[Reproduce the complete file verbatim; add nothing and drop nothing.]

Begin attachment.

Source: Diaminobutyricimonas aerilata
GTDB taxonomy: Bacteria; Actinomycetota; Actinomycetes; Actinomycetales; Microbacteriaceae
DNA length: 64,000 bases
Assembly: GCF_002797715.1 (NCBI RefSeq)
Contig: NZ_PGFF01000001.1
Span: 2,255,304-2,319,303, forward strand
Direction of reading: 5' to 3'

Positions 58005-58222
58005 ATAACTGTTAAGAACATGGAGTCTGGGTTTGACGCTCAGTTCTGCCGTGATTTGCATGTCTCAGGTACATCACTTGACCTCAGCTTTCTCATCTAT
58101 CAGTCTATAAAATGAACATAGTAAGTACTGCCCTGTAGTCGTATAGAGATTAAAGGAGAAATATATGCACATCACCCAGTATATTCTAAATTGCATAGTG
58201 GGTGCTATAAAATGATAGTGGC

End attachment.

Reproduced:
Source: Diaminobutyricimonas aerilata
GTDB taxonomy: Bacteria; Actinomycetota; Actinomycetes; Actinomycetales; Microbacteriaceae
DNA length: 64,000 bases
Assembly: GCF_002797715.1 (NCBI RefSeq)
Contig: NZ_PGFF01000001.1
Span: 2,255,304-2,319,303, forward strand
Direction of reading: 5' to 3'

Positions 58005-58222
58005 ATAACTGTTAAGAACATGGAGTCTGGGTTTGACGCTCAGTTCTGCCGTGATTTGCATGTCTCAGGTACATCACTTGACCTCAGCTTTCTCATCTAT
58101 CAGTCTATAAAATGAACATAGTAAGTACTGCCCTGTAGTCGTATAGAGATTAAAGGAGAAATATATGCACATCACCCAGTATATTCTAAATTGCATAGTG
58201 GGTGCTATAAAATGATAGTGGC